It was a grey Thursday when I got a call from an unknown number. Listening to the voicemail, I heard that my interlibrary loan had come in. The excitement bubbled up in my throat as I got ready to head over (the library is about 3 minutes away). I have been looking for a book called "Pour Se Mettre En Doigts" by Jean Silvy for some time. Quite out of print is how I would describe it; the book is unavailable even from used sources. The Bibliothèque nationale de France informed me that they couldn't make a copy since it was still under copyright. My next try was the Free Library of Philadelphia's Interlibrary loan service, which can be amazing. I usually hear nothing from them until I get a phone call from the branch library saying a book has arrived for me. Giddy with excitement, I got the book home and opened it up to play and I discovered a short but stunning series of exercises. Silvy was apparently very aware of the time limitations cellists face; he dedicated the book to "those amateur and professional violoncellists who have just a few minutes to practice their instrument every day". At the bottom of each exercise, Silvy included a duration (for example: Durée 3 min. 40). But it is the exercises themselves that are the stars of this book. From finger agility training to scale shifting and a brilliant "interval training" exercise that takes you around the entire fingerboard, the book is a joy to play. I only wish that Silvy had been a little less "efficient" and had given us more; he clearly thought about cello technique in a unique and very special way. Please, Delrieu, bring this book back in print!
Placing the thumb on its side across two strings and using it as a note-playing finger (known as thumb position) is one of the defining skills of advanced cello playing. I typically start teaching thumb position when my students are comfortable shifting in first through eighth positions (Serial Shifting, The Shifting Book for Cello, Part Two, and Finger Exercises for the Cello, Book Three). They need to have learned Tenor Clef and should know their three-octave cello scales (Three-Octave Scales for the Cello, Book One).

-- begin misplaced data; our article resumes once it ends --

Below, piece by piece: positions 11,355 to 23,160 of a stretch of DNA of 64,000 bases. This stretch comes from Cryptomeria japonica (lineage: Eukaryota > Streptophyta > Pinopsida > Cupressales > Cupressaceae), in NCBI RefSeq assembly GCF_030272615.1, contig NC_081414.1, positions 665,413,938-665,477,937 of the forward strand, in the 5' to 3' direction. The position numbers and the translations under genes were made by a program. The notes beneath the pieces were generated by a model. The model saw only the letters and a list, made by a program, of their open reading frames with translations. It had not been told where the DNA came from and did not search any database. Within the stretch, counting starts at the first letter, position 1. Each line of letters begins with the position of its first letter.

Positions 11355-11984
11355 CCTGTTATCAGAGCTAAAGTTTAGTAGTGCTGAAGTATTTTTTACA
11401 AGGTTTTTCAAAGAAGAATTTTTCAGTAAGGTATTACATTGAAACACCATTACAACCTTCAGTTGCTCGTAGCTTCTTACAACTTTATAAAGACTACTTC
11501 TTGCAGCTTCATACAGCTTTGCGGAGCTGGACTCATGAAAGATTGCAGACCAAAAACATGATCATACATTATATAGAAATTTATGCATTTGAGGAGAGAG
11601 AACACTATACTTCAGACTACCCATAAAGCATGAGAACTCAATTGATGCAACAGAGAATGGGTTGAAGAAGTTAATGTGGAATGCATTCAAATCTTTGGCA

Depending on the student, I will start with either Thumb Position for the Cello, Book One, or Thumb Position School for the Cello. I usually begin with Thumb Position for the Cello, Book One, which focuses on moving in and out of thumb position and teaches the notes one at a time, providing a simple introduction to the idea of thumb position. Thumb Position School for the Cello, on the other hand, is an in-depth study of the notes and finger spaces in thumb position, with exercises and short pieces in different keys.
Teaching cello thumb position involves a fair amount of specific guidance regarding thumb placement (I like the thumb on its side, across the A and D strings, with the knuckle on the A string and the side of the thumb next to the nail on the D string.) The wrist should remain straight so that the arm can help support the hand. Care should be taken to avoid strain and tension from a high left shoulder or from a bent wrist. Around 5 minutes of thumb position each day is sufficient time to build beginning thumb technique without overdoing it.
After students have studied some thumb position in the method books, I like to have them start studying pieces that use thumb position: Duport's Sonata in G major, Breval's Concerto No. 2, Vandini's Sonata in G, Senaille's Allegro Spiritoso, and Popper's Gavotte.
After some proficiency has been gained, books such as Thumb Position for the Cello, Book Two, and Thumb Position Studies for the Cello, Book One can be helpful in building further thumb technique.
Getting ready for the upcoming ASTA Conference in Atlanta, Georgia, where we will be hosting an exhibit. Stop by booth 810 and say hi!
We are releasing a number of new cello technique books today: Half Position for the Cello, Double Stop Etudes for the Cello, Book One, Octave Shifts for the Cello, Book Three, Scale Studies for the Third Octave for the Cello, Book One, and Thirds in Thumb Position for the Cello, Preparatory Studies. The preparatory studies for thirds in thumb position is one of my favorite new books: a method to teach double stop thirds on the cello before they occur in the repertoire.
New violin technique book releases are The A-String Book for Violin, Playing the Violin, Book Two, Serial Shifting for the Violin, and new viola technique releases are Finger Exercises for the Viola, Book One, Serial Shifting for the Viola, and Third Position for the Viola, Book One.
Working on editing Thumb Position Studies for the Cello, Books 2-14. As there are 14 books in the "Thumb Studies" series, and only Book One is published, I'm finding the idea of editing the rest somewhat daunting! It's fun to continuously play through the books, though, and as long as I don't think about how large the task is, it's quite a pleasant way to spend some time before I teach.
Cassia Harvey is a cellist, a cello teacher, and writes technique for strings.